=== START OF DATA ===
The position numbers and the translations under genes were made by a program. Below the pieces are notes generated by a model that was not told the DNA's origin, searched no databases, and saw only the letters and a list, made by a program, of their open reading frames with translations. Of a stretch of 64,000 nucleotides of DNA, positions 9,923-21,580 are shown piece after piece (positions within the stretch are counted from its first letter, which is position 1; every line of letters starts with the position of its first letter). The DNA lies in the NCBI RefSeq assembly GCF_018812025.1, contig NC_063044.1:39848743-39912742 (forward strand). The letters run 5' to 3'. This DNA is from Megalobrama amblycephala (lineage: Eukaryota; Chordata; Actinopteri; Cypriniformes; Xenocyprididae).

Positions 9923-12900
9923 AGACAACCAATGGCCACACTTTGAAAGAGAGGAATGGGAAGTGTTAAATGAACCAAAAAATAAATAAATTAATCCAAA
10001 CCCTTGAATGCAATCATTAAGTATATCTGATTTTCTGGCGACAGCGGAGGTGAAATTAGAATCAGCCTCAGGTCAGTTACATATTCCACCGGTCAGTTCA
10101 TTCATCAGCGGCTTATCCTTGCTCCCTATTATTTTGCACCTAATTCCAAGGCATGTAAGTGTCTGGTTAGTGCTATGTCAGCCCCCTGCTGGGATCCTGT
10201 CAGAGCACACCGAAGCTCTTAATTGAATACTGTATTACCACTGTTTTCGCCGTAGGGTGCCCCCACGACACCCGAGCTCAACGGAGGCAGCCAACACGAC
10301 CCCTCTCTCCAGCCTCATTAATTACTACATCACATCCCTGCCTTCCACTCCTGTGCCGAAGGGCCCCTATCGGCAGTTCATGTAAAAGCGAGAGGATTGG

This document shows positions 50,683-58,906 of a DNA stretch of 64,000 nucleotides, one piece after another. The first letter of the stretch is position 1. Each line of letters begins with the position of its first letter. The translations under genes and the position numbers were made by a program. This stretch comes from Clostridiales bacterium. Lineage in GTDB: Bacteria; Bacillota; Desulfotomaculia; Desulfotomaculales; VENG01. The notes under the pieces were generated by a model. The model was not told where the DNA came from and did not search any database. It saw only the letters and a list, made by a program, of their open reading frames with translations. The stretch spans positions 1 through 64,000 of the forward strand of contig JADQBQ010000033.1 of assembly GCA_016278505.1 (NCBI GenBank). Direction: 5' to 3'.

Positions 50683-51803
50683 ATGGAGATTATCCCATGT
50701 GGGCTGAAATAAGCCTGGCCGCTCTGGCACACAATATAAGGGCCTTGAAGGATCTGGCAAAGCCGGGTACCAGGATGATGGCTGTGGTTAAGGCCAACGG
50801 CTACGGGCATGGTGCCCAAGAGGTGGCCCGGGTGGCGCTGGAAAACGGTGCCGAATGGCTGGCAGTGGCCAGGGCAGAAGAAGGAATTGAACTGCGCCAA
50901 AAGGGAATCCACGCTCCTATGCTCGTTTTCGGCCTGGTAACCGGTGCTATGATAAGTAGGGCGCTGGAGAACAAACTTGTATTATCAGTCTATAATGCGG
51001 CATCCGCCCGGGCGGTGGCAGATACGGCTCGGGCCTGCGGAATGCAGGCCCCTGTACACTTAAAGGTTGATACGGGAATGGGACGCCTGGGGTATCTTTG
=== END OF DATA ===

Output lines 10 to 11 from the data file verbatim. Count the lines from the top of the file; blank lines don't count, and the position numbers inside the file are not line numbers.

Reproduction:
50683 ATGGAGATTATCCCATGT
50701 GGGCTGAAATAAGCCTGGCCGCTCTGGCACACAATATAAGGGCCTTGAAGGATCTGGCAAAGCCGGGTACCAGGATGATGGCTGTGGTTAAGGCCAACGG